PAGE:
This presentation will specifically examine programs and models that have successfully used this research to create learning and therapeutic environments. Examples of programs and models reviewed are the Hunter School, a therapeutic day and residential school that educates and treats children with ADD, ADHD, and Asperger’s Syndrome, Multiple Intelligence Education, and Montessori Education.

Finally, the presentation will offer practical application for using this research to enhance treatment and education in varied settings. Participants will have the opportunity to review the most successful programs and discuss how to implement similar practices in their schools and programs. The format of this presentation will be lecture and discussion based.

Evidence

This presentation is based on research by evolutionary psychologist Dr. Peter Jensen, Dr. Howard Gardner, and Harvard’s Dr. John Ratey. Dr. Ratey wrote a book called Spark in which he highlighted a case study of a school district in Illinois that created an exercise program before school. The goal for each participant was to maintain 80-90% of their maximum heart rate throughout the exercise routine. The research suggests that kids with ADHD respond to aerobic exercise in a favorable manner. The results revealed that students in the program performed better academically. In fact, they scored 1st in science and 6th in math on an international test where Asian countries usually outpace the US.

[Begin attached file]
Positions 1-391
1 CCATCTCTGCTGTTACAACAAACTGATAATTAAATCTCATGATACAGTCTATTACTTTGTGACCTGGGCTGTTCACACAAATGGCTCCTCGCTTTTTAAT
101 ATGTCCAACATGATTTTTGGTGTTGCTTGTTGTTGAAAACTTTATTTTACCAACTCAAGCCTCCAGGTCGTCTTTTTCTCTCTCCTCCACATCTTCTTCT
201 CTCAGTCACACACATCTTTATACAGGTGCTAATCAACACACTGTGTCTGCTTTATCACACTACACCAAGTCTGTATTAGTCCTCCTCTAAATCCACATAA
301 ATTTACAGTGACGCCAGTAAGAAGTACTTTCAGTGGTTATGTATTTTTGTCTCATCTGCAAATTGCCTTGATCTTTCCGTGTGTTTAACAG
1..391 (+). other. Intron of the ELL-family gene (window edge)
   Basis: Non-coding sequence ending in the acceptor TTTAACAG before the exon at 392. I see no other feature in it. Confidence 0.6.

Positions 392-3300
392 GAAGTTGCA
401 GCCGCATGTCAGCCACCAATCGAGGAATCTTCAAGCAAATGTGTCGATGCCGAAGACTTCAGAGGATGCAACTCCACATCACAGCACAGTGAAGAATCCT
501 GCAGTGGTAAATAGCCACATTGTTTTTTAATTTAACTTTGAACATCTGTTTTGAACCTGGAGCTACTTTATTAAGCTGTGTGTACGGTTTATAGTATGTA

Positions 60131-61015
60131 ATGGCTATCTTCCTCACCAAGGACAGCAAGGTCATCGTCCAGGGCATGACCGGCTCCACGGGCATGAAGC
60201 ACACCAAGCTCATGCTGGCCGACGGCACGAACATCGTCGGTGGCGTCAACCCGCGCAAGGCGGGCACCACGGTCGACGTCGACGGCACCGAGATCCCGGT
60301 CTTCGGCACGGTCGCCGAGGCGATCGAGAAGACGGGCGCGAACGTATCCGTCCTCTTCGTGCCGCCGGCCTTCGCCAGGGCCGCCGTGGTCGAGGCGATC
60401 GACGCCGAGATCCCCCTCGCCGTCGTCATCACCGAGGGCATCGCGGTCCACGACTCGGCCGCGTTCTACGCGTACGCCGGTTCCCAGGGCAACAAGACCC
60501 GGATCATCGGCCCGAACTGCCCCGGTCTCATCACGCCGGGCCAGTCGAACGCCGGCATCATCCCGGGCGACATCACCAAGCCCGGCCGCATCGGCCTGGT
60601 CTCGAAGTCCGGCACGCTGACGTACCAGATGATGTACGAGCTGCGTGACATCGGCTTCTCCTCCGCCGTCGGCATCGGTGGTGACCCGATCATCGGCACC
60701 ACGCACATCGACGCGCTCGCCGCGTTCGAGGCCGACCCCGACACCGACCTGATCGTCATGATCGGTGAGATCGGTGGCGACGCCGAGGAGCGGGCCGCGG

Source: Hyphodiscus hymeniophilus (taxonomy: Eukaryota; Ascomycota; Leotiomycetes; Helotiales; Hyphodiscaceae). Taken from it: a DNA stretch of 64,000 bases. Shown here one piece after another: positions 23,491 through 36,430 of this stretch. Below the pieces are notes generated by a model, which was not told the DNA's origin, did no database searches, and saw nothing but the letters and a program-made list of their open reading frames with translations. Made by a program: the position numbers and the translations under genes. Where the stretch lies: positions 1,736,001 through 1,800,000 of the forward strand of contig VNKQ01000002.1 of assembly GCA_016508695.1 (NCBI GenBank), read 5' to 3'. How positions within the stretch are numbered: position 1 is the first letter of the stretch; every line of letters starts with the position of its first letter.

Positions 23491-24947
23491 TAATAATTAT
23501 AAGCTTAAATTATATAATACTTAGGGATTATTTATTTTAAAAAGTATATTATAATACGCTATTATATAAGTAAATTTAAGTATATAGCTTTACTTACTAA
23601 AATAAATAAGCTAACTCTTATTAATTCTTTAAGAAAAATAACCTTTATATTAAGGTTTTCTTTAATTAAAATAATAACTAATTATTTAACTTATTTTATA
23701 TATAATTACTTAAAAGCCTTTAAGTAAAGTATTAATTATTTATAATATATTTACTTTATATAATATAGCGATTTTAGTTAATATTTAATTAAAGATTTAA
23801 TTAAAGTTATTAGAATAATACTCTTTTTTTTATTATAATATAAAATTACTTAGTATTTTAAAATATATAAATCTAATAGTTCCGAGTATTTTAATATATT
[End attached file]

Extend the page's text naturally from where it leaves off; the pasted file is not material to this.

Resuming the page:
Format

Individual Presentation

Biographical Sketch

Jeremiah holds a Master of Science degree in Counseling from the University of North Carolina at Greensboro. He is a professional counselor, and national conference speaker and trainer. He speaks across the country on topics including ADHD, anger, addictions, diversity and innovative clinical approaches. He excels in designing and implementing creative methods for building rapport with youth considered at risk. He employs innovation combined with traditional theories and models in mental health and substance abuse treatment.

In 2005, he founded The Center of Hopes™ a speaking, training and counseling organization committed to the prevention of juvenile delinquency. Jeremiah has learned that keeping young people off the path of delinquency is a collective effort. Therefore, he offers cutting-edge training to parents, professionals, and other partners who work directly or indirectly with youth. Jeremiah has consulted with the award-winning GAP program as a trainer and counselor and has provided services to a variety of entities including: Gardner-Webb University, School Nurse Association of North Carolina, and the Virginia Department of Alcohol and Beverage Control Board, and the North Carolina Governors Crime Commission.

Start Date

11-7-2015 10:15 AM

End Date

11-7-2015 11:30 AM

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Nov 7th, 10:15 AM Nov 7th, 11:30 AM

ADHD: Maladaptive Disorder or Healthy Adaptation

Children with ADHD can disrupt to virtually any environment. This presentation will explore research that presents the symptoms of ADHD as adaptive rather than maladaptive, analyze the implications of viewing inattention, impulsivity, and hyperactivity as strengths, and discuss how parents, teachers, helping professionals, school administrators and physicians can use this information to assist children impacted by ADHD.